In order to achieve the specified climate protection targets, a major reduction in greenhouse gas (GHG) emissions is necessary in Germany. A major lever for reduction exists in the heating supply sector, with district heating networks being accorded a significant role. Recent studies indicate that the transformation of the heating market towards a climate-neutral supply, especially in metropolitan areas, can only be achieved by expanding heating networks with "green" district heating (Agora, 2017; Rödl Consulting AG, 2019; Heumann & Huenges, 2018). Deep geothermal energy thus has a central role to play in decarbonizing district heating, as it has the best net avoidance factor of all renewable heat technologies in terms of specific greenhouse gas emissions (UBA, 2019). The technically usable potential of deep geothermal energy must therefore be exploited significantly more to achieve the climate protection targets (Agora, 2017).
However, various challenges still stand in the way of the necessary expansion. In principle, the relatively high investment costs mean that the financial risk for investors and municipalities in implementing deep geothermal projects is high. Therefore, especially for the operators of a geothermal plant, careful project planning, high forecasting, production and operational reliability, as well as sustainable management of the reservoir are important to ensure an economically and ecologically efficient use of deep geothermal energy. In addition to the economic aspects, the sustainable and careful management of the reservoir is increasingly coming to the fore, not least to bring about an increased acceptance of this key technology among the population. However, comprehensive monitoring of the geothermal plant and the used reservoir is absolutely necessary to increase production and operational safety as well as acceptance, which is also increasingly demanded by the authorities.
The following partners are involved in the joint project GFK-Monitor with the management of individual subprojects resp. work packages.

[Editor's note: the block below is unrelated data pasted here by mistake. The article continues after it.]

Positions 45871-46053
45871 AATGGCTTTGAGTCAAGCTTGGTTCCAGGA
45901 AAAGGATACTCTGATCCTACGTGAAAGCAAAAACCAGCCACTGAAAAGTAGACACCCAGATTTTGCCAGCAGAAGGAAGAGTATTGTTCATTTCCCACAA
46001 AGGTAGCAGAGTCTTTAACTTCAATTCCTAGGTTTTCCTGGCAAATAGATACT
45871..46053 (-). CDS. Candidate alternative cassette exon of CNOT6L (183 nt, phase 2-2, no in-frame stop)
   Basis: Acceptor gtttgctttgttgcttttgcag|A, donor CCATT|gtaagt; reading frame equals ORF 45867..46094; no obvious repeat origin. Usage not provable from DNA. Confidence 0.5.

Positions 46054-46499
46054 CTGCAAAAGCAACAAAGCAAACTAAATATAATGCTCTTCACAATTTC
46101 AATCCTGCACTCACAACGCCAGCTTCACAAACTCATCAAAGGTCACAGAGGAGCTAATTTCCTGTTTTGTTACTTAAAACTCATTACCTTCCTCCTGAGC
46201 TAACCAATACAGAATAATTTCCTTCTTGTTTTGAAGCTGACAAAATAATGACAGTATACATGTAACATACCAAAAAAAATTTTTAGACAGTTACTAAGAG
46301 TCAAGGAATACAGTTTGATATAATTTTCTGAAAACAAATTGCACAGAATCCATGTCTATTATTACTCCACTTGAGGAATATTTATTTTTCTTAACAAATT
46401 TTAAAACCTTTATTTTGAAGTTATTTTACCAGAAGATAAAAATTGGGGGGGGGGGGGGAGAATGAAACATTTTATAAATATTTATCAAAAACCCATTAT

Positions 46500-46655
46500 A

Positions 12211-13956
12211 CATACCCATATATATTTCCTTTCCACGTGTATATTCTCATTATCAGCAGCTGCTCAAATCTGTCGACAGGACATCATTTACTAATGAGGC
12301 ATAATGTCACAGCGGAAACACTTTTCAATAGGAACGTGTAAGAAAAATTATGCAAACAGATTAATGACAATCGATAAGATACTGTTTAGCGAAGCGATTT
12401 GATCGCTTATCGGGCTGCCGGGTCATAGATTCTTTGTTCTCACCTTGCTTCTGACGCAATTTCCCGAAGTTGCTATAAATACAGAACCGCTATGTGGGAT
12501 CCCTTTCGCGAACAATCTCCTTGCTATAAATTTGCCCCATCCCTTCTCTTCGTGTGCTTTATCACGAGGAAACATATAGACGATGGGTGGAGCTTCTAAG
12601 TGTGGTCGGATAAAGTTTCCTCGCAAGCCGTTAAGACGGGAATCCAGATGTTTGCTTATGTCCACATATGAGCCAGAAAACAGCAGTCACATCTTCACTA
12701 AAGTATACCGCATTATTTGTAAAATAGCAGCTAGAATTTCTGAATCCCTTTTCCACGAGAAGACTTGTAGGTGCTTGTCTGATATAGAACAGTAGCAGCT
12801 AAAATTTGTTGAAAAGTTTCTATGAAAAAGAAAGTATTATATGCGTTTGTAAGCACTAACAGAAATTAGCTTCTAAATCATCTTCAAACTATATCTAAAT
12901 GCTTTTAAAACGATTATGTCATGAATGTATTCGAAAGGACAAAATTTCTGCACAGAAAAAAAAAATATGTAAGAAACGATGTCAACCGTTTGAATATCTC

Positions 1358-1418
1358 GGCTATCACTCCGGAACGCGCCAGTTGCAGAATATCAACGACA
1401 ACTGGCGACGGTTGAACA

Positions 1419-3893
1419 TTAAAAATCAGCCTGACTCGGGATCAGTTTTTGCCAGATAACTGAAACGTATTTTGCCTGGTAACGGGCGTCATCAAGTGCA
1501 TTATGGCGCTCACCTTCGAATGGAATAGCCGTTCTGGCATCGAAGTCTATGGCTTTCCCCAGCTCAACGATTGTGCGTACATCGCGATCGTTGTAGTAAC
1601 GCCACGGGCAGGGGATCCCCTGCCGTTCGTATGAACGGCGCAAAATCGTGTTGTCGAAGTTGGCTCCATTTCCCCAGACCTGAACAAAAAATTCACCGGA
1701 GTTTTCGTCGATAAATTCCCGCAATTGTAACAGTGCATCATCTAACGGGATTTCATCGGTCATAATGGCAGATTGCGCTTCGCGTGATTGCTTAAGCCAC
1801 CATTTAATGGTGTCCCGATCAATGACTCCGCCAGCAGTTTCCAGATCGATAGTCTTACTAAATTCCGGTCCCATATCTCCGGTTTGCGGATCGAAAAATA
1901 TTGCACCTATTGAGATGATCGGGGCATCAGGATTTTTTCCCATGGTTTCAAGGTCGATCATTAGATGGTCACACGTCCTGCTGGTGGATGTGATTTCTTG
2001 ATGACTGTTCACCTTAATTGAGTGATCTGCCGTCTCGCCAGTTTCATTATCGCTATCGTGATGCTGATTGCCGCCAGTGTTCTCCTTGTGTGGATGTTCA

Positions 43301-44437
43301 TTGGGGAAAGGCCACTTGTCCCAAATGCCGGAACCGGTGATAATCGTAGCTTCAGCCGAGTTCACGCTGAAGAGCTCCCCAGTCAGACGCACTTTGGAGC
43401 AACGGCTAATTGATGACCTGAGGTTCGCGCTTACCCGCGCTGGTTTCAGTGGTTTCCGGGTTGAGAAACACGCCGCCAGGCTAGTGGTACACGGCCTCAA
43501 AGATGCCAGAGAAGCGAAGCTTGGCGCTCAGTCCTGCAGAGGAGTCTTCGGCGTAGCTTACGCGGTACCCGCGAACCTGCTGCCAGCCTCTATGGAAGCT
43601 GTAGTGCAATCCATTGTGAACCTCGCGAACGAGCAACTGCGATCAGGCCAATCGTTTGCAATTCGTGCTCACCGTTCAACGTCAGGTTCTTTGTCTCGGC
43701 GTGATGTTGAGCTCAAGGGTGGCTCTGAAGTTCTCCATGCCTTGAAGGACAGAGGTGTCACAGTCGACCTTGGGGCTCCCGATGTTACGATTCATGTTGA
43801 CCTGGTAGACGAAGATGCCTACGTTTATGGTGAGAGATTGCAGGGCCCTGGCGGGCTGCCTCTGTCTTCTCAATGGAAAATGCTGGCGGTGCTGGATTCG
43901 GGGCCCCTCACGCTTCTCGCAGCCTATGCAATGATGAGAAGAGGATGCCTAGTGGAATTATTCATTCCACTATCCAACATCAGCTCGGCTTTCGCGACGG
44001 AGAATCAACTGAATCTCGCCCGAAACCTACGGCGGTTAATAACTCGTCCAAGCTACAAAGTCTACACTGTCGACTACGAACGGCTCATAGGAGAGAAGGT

Georg-August-Universität Göttingen - Geoscience Center of the University of Göttingen - Dept. of Applied Geology: Artificial tracers in large-scale interacting thermal water cycles.
SWM Services GmbH, München: Developments on system integrity in geothermal production.
Fraunhofer Research Institution for Energy Infrastructures and Geothermal Energy IEG, Bochum: Monitoring of well integrity and electrical submersible pump using fiber optic technology
Helmholtz Centre Potsdam GFZ German Research Centre for Geosciences: Spatially distributed fiber optic measurements
Technical University Munich - Chair of Hydrogeology Monitoring of reservoir interactions to improve operational safety
- Agora, Fraunhofer IWES/IBP (2017): Wärmewende 2030 – Schlüsseltechnologien zur Erreichung der mittel- und langfristigen Klimaschutzziele im Gebäudesektor. Studie im Auftrag von Agora Energiewende.
- Rödl Consulting AG (2019). Die Wärmezielscheibe – Wärmewende in Deutschland gestalten. (https://www.roedl.de/de-de/de/wen-wir-beraten/energiewirtschaft/documents/2019_w%C3%A4rme_konzeptpapier_web.pdf).
- Heumann, A. & Huenges, E. (2017). Technologiebericht 1.2. In: Wuppertal Institut, ISI, IZES (Hrsg.): Technologien für die Energiewende. Teilbericht 2 an das Bundesministerium für Wirtschaft und Energie (BMWi), Wuppertal, Karlsruhe, Saarbrücken.
- UBA (2019). Emissionsbilanz erneuerbarer Energieträger, Bestimmung der vermiedenen Emissionen im Jahr 2018, Umweltbundesamt (UBA), Dessau-Roßlau, 158 S.